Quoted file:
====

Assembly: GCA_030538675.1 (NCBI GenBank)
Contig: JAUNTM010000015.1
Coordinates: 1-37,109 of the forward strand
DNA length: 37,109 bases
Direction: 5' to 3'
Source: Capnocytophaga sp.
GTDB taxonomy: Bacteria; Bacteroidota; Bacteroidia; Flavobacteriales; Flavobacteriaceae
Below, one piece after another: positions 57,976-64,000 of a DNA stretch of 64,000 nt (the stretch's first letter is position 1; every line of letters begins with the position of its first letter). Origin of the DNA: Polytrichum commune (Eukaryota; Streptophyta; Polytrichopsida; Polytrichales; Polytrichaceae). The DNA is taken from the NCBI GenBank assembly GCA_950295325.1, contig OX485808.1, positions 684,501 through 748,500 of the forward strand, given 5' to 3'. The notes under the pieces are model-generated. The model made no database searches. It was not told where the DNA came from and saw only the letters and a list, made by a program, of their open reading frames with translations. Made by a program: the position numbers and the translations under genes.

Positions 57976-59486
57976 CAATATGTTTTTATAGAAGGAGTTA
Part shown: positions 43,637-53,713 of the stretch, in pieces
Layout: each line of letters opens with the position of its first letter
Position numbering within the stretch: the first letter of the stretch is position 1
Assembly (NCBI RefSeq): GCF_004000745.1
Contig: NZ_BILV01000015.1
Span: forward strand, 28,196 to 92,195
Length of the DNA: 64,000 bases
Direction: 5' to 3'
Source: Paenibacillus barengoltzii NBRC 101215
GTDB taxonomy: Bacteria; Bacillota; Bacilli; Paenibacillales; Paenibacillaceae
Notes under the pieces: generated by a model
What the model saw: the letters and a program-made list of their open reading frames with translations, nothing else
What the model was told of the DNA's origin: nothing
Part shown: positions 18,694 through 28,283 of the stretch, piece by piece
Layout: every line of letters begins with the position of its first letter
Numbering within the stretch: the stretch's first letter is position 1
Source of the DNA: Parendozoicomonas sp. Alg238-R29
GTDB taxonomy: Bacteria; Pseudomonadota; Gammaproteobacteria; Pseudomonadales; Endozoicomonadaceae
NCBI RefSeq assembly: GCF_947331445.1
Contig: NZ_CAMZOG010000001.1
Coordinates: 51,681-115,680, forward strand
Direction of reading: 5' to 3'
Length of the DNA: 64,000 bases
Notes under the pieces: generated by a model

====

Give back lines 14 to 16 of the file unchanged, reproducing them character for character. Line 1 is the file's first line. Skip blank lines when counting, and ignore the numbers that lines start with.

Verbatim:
Assembly (NCBI RefSeq): GCF_004000745.1
Contig: NZ_BILV01000015.1
Span: forward strand, 28,196 to 92,195